Two weeks ago, TheatreWorks presented one of its main season programmes, Incarnation of the Beast. Held on 15 to 17 October, we had several ambassadors who came and help us out for Front-of-House (FOH) duties. While helping us out, some of them managed to catch the show and are excited to share their experience. One of our ambassador, Han Chung, shares with us his thoughts and feelings towards the show.
Every tragedy begins with conflict, it’s the start of suffering, torturing and feeling hurt.
A big thank you to TheatreWorks for bringing us the production of Incarnation of The Beast produced by Joavien Ng, who has finally return to the performing scene after 3 years of absence and getting 9 individuals from different social backgrounds to come together to perform this moving piece.
The show begins with a silent atmosphere, with each of the 9 performers posing in different gestures of a perfect sculpture, walking from one corner to the other, like a catwalk show. The atmosphere was very peaceful until the performers started to gather in pairs or groups, where conflicts and violence were involved.
Everyone began with different movement, speed, action and direction. Slowly, the mass form as they roll along the pathway until the grotesque took over, where each of the performers used physical means to push and support each other till their limits.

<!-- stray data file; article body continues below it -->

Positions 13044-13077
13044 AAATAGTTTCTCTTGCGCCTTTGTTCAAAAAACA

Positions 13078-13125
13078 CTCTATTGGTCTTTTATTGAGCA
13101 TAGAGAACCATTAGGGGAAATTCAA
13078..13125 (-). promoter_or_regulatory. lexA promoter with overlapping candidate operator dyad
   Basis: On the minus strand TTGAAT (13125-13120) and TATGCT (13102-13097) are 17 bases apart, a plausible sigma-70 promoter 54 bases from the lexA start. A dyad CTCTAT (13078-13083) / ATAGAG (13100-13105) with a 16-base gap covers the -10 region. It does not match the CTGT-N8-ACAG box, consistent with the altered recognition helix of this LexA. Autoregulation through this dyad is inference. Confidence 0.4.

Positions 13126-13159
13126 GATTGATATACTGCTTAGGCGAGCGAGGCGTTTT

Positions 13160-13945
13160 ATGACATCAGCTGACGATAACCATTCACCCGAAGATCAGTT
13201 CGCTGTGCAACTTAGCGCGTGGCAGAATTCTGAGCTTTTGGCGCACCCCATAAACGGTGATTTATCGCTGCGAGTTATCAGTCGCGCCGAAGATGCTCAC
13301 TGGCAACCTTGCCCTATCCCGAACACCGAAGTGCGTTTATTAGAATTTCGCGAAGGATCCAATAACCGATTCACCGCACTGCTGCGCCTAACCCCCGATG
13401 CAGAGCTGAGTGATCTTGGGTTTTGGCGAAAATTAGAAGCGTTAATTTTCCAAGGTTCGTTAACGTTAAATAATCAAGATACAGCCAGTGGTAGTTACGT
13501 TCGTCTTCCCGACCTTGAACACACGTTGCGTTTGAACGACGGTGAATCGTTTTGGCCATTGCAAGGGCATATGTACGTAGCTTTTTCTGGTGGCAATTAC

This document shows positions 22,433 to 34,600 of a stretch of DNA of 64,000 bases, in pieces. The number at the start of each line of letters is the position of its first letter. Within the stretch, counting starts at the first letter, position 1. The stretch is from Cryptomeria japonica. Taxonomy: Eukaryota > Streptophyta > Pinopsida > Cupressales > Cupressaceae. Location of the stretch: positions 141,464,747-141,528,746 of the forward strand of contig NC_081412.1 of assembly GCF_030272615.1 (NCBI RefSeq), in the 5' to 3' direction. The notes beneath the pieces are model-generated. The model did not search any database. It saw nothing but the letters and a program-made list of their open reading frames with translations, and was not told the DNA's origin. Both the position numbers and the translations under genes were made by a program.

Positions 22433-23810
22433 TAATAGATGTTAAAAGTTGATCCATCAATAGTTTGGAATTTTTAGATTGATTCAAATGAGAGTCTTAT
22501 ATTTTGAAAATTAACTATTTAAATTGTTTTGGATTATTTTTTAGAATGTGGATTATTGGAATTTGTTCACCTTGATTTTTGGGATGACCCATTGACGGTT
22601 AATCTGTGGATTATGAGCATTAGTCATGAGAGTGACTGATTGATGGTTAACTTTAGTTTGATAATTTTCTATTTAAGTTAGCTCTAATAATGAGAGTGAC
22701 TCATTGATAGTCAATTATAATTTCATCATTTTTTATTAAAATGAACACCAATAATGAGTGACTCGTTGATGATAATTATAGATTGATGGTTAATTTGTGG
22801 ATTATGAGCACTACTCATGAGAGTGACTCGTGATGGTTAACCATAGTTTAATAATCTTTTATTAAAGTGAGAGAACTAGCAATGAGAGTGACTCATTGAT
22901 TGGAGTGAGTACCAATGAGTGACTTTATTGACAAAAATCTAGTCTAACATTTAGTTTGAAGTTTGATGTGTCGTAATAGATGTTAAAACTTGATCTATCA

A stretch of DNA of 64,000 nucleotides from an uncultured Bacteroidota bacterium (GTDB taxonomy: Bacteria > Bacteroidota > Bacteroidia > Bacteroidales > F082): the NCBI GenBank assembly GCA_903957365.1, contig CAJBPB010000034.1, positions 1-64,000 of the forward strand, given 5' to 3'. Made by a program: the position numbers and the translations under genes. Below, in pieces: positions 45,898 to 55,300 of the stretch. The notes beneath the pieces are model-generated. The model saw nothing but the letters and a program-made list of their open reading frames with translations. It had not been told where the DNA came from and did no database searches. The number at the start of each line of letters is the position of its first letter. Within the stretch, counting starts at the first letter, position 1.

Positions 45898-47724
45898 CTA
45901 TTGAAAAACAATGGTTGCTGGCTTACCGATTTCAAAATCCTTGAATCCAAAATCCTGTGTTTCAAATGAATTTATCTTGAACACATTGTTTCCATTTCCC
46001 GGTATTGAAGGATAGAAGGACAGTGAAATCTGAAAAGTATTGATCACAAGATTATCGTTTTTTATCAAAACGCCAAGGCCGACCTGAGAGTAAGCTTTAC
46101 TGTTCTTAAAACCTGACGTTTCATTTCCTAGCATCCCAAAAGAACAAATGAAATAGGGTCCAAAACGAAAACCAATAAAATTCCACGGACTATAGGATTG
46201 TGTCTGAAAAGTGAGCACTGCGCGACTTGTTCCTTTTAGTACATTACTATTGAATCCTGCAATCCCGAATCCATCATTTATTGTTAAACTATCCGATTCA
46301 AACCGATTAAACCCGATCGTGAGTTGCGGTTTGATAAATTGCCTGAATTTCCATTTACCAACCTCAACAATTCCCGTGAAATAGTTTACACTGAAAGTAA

When it came to the finale, each of the performers repeated their specific actions until the lights were on and door was open. The audience members began to feel awkward among themselves as they were in doubt on whether to leave the venue or not. The performance reached its end when the last of audience left the performing space.
It was a really moving piece that presented all sorts of feelings. I would like to give praise to the performers, who have put in so much effort. It was not easy for the performers to tell their stories through body movements as they do not expertise in this area. Furthermore, they only had two months to come up with this piece.
A moving piece like Incarnation of The Beast which is presented only through the use of body movements without any other visual elements, is certainly challenging for audiences to focus on the physical movements used to reveal emotions from each performer. Personally, I felt the suffering and pain portrayed in the performance. This is especially so when the performance was about to end, where the performers held on to various poses which can be both physically and mentally exhausting for them. For example, they can be seen sweating profusely and look very breathless while performing the piece.
I believe this performance has allowed audiences to further understand about the concept of tragedy which will touch your heart deeply, while feeling the sense of awkwardness when facing such tragedies.